The problem is that it is difficult to isolate post-harvest losses from the issue of rural underdevelopment in general. That is because they are largely due to the lack of infrastructure and appropriate equipment that affects many developing economies. What is really needed is a complete overhaul of the rural sector and its value chains, and one that leaves no loss behind.

A growing number of projects supported by IFAD follow a holistic approach that aims to improve the overall efficiency of the value chain by upgrading the capacities of all actors involved. An internal desk review found that between 2013 and 2016 IFAD earmarked about US$433 million to post-harvest operations through such projects. The infrastructure, equipment and capacity developed thanks to this investment is essential to enable producers to reduce their losses.

More focused interventions may still be needed to reduce losses at critical loss points, as we've done for example in East Timor by subsidizing 42,000 improved storage drums for household storage. Yet the comprehensive and durable development many of our projects have brought to rural communities is arguably more effective than piecemeal interventions, which may have a more immediate and measurable impact, but a more uncertain future.
Source: https://www.ifad.org/web/latest/blog/asset/40810706

Reducing food losses is just as important as improving yields, especially in the context of shifting climatic conditions. But the most effective way to stop the loss is to take a holistic approach that carefully integrates post-harvest loss reduction into every step of the targeted supply chains, from production to retail. If adequately funded and implemented, this approach could be the key to building more sustainable food systems, ensuring that everyone is adequately fed while our environment is protected.

16th October, 2018

International Day of Action for the Food Sovereignty of Peoples and Against Multinationals

Peasants' seeds are a heritage of peoples in the service of humanity. They are the basis of global food production and they enable peasants to produce and a healthy and diversified food supply.

The world's seeds are threatened by the seed policies of rich countries, free trade agreements and agribusiness. Under the pretext of "improving" seed productivity, agribusiness has created a neo-liberal seed system that has homogenised, impoverished and monopolised seeds, causing the loss of three-quarters of seed diversity and annihilating a diversity that it took people – thanks to the work of peasants – 10000 years to generate.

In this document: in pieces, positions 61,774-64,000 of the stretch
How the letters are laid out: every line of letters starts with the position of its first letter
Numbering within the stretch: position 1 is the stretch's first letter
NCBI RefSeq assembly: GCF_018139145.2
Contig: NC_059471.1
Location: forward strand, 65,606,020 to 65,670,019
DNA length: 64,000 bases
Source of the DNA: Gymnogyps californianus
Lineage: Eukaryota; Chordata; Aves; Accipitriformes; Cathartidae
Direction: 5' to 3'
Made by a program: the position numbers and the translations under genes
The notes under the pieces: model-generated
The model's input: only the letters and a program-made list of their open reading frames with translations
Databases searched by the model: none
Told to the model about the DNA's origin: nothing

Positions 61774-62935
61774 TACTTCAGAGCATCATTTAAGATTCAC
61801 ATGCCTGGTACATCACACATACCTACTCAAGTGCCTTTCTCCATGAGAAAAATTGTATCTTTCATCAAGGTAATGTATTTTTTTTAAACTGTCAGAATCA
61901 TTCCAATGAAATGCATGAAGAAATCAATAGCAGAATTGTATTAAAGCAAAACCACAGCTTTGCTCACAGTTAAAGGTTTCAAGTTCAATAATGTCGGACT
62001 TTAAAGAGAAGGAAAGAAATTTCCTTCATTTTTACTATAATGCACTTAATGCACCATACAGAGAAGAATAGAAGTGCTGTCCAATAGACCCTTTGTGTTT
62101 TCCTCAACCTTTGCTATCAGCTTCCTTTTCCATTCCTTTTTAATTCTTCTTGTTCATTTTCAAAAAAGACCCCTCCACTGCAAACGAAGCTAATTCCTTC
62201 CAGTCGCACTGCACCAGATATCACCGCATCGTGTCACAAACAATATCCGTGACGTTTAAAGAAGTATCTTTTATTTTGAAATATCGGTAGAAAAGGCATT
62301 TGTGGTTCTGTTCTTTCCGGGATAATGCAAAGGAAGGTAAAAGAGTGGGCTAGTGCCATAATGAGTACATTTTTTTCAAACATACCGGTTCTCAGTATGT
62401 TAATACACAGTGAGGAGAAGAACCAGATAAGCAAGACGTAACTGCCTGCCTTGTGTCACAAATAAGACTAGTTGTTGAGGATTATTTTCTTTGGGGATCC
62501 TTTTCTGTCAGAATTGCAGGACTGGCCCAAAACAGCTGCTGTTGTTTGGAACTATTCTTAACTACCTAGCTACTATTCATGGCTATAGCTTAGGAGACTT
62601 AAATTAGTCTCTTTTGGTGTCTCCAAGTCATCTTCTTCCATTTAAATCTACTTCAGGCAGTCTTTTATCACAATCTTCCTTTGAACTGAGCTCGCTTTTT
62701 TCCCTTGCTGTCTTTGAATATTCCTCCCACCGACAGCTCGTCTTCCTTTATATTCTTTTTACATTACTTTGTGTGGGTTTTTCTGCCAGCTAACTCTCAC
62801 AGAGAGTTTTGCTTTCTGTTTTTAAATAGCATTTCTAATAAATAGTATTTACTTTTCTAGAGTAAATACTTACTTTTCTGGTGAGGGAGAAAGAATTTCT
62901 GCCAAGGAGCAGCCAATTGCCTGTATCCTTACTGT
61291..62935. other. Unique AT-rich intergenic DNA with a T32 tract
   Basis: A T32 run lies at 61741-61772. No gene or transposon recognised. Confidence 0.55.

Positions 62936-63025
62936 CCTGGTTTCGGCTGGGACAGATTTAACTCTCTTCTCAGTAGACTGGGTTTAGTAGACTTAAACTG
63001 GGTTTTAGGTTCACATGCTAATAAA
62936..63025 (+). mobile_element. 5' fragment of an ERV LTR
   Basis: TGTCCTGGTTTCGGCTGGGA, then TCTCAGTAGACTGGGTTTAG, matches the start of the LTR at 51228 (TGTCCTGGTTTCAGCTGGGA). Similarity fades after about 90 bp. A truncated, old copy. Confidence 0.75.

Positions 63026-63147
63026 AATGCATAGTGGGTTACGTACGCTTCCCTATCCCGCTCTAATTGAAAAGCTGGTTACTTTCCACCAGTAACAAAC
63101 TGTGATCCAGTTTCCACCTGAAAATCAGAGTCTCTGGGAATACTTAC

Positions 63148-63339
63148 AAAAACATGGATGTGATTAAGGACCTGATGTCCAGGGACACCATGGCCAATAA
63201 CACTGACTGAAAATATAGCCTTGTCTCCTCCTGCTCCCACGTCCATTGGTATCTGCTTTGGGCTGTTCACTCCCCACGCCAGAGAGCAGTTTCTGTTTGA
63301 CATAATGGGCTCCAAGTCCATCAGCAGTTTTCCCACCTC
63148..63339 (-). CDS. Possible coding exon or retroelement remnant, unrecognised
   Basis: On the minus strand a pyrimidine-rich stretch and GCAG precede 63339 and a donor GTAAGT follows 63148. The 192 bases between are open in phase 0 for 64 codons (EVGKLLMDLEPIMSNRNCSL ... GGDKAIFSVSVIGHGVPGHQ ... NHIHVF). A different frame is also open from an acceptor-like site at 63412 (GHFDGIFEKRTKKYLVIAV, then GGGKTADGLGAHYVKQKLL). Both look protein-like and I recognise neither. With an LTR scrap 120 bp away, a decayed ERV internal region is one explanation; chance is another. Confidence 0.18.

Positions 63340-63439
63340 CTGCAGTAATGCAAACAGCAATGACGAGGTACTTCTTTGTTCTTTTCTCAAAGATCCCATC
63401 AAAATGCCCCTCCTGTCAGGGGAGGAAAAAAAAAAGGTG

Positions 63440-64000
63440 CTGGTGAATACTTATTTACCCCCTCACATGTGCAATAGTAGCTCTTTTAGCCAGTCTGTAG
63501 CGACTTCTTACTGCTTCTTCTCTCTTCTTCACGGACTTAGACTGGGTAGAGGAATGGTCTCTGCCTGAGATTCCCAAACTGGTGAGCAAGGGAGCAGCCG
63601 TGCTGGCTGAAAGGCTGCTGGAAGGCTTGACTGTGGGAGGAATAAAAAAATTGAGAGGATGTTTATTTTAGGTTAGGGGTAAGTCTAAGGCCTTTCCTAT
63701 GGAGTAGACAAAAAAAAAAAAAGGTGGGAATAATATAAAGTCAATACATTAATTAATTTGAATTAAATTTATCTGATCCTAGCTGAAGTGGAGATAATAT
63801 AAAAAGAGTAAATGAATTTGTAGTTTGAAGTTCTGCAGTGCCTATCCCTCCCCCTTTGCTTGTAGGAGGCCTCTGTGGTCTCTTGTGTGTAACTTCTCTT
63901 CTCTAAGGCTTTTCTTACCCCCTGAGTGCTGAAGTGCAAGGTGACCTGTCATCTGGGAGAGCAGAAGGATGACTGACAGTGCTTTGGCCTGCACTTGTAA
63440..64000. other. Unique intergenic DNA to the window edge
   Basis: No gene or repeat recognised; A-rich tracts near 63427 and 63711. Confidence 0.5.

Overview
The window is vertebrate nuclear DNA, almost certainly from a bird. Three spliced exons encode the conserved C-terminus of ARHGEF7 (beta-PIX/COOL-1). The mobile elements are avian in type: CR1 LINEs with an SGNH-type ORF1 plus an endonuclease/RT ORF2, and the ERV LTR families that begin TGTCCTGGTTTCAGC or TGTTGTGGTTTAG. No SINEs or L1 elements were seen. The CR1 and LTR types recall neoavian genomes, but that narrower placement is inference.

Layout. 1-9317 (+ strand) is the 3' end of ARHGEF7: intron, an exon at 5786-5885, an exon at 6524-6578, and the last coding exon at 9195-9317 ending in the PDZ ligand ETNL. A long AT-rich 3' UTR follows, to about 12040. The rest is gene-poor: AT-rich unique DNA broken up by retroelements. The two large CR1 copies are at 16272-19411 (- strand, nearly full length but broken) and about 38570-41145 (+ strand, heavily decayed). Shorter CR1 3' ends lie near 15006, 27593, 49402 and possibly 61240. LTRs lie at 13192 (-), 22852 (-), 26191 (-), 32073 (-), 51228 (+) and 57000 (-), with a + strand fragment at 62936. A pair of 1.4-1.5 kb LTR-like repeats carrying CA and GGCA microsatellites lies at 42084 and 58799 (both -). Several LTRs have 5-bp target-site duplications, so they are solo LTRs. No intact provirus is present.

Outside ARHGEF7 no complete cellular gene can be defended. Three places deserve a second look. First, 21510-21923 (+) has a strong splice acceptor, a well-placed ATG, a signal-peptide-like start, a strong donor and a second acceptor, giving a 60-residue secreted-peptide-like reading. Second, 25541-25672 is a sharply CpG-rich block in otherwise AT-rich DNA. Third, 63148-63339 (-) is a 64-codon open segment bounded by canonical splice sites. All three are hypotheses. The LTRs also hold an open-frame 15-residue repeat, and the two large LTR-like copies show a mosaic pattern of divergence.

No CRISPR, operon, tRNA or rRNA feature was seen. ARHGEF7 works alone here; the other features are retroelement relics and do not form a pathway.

Three companies, Monsanto-Bayer, Syngenta-ChemChina and Dupont-Dow, control more than 50% of the world's commercial seeds – usually GM seeds claimed to resist herbicides and deter insects. Under the impetus of the WTO, the World Bank and the IMF, and through free trade agreements and laws protecting seed and breeders' rights, such as UPOV standards, this seed system only allows the circulation of its own seeds, criminalising the saving, exchange, donation and sale of local farmer seeds.

The situation is such that farmers have lost a lot of their heritage seeds, are put in prison for the defense and exchange of their seed heritage, and risk raids and seizure of their seeds. Biodiversity is destroyed by the use of chemical fertilisers, hybrid seeds and genetically modified organisms developed by multinational companies. \Everywhere citizens have difficulty accessing healthy, diversified and healthy food.

All over the world, La Via Campesina and its member organisations are stepping up their efforts in training, education, mutual support and seed exchange. We fight for national laws and international treaties to guarantee the rights of farmers to save, use, exchange, sell and protect their seeds against biopiracy and genetic contamination, we write books on the history of seeds, carry out studies and mapping. We also found agro-ecology schools and organize peasant' seed exchange fairs. We exercise our right of self-determination to select the seed varieties we want to plant and reject economically, ecologically and culturally dangerous varieties. These are rights affirmed by the International Treaty on Plant Genetic Resources for Food and Agriculture and by the United Nations Declaration on Peasants' Rights which has just been adopted by the Human Rights Council in Geneva. It is also the only way to ensure healthy food for citizens, the preservation of biodiversity and the achievement of food sovereignty.

No government measure can limit the collective rights of farmers to use, exchange and sell their OWN seeds.